The idea of Christingles came from a Moravian church in Germany in 1747. The minister, John of Watteville, gave the children in service a lit candle with a red ribbon around them.
This represented Jesus being the light of the world and the final prayer of that first service was “Lord Jesus, light a flame in the hearts of these children, who are like yours.” Custom went around the world with the church. The missionaries brought the Church of Moravia to England in the eighteenth century. In the churches of Moravia, the Christingle Service is usually carried out on the Sunday before Christmas or Christmas Eve.
Over the years, Christingle’s symbolism became what is now known as Christingle.
This is what the different parts of Christingle represent:
The orange is round like the world.
The candle stays high and straight and gives light in the darkness as the love of God.
The red ribbon goes all over the “world” and is a symbol of the blood that Jesus shed when He died for us.
The four poles point in all directions and symbolize the North, the South, the East and the West, they also represent the four seasons.
Fruits and nuts (or sometimes sweet!) Represent the fruits of the earth, nourished by sun and rain.
The word Christingle could have come from several sources. It can be an “English” version of “Christkindl” (meaning little Christ child), present in some parts of Germany and other European countries, which represents the baby Jesus. It could be the setting of the words “Christmas” and “groin”. Ingle is an old Scottish word for fire and that is why it would mean the “Light of Christ”. As Christingles originally came from Germany, the first theory is more likely.
Christingles became popular in England for The Children’s Society (one of the first charities for children in the United Kingdom and has strong connections with the Church of England). The first Christingle service held in the Church of England was in 1968. The idea came from John Pensom, also known as “Mr Christingle”. People did not think the service would work, since it made the Christingles too complicated, but they were wrong! The custom has spread to all types of churches and is one of the most common and popular Christmas services in the United Kingdom, especially among children. Christingles services still often raise money for charities for children.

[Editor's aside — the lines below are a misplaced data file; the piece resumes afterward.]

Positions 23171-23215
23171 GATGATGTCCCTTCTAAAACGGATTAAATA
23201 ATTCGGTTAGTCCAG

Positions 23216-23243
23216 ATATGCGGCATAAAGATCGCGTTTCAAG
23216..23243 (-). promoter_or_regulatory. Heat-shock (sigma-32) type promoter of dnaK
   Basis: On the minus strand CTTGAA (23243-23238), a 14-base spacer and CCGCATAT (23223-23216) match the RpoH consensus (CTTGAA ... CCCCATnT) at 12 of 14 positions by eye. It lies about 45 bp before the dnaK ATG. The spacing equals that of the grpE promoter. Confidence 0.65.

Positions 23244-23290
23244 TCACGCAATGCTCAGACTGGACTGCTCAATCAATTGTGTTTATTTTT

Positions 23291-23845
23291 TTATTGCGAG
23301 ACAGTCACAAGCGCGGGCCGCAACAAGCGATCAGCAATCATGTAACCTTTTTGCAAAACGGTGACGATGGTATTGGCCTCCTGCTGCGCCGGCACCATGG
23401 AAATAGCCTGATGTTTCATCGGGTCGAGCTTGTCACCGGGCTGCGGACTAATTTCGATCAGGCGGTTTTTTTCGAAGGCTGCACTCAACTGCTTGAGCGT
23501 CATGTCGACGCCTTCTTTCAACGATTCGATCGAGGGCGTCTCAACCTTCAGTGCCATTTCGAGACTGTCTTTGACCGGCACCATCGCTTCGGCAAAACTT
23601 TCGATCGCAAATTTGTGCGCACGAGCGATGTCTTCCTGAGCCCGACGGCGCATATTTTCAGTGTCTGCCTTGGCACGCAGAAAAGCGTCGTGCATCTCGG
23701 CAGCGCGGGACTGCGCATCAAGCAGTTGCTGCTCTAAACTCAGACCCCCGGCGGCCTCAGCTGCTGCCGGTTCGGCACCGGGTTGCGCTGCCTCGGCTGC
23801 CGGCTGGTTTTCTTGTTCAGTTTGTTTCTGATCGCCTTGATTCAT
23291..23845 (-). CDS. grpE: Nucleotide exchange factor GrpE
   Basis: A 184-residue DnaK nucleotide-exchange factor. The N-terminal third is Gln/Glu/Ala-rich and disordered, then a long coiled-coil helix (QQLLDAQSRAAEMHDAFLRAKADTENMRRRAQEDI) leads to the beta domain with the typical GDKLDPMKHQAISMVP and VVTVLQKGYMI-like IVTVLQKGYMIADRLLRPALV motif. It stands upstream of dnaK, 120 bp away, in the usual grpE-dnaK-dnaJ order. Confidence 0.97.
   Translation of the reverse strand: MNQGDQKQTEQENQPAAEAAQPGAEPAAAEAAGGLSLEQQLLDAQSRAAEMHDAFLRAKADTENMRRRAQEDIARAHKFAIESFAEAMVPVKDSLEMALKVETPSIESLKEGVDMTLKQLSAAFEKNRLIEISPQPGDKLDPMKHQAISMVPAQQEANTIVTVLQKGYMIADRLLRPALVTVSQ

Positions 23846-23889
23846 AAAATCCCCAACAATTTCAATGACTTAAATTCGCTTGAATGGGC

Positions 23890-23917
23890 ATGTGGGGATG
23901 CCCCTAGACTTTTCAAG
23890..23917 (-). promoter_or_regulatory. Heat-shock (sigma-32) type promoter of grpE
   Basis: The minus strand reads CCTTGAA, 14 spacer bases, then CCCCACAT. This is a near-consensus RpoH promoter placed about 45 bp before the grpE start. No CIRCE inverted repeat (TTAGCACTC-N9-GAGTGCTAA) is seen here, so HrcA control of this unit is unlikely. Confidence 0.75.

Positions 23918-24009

There is a tradition of New Year’s Day in Wales dating back to the Middle Ages called Calennig. The children went around the houses, sang songs and rhymes and wished good luck to the people for the new year. They hope to get some money and treats in return! Some adults would go to Calennig very early in the morning / night on January 1st and they would sing very loudly! It has similarities with Carol Singing and Wassailing.
People often carried a Calennig apple, an apple on a tripod of twigs or sticks (so that it can get up) and decorated with nuts, cloves and vegetation. This has sometimes been associated with Christingles although they are not related at all! Calennig means “celebration of new year or gift / first day of the month”. Calennig can also now mean the big New Year celebrations held in Welsh cities like Cardiff.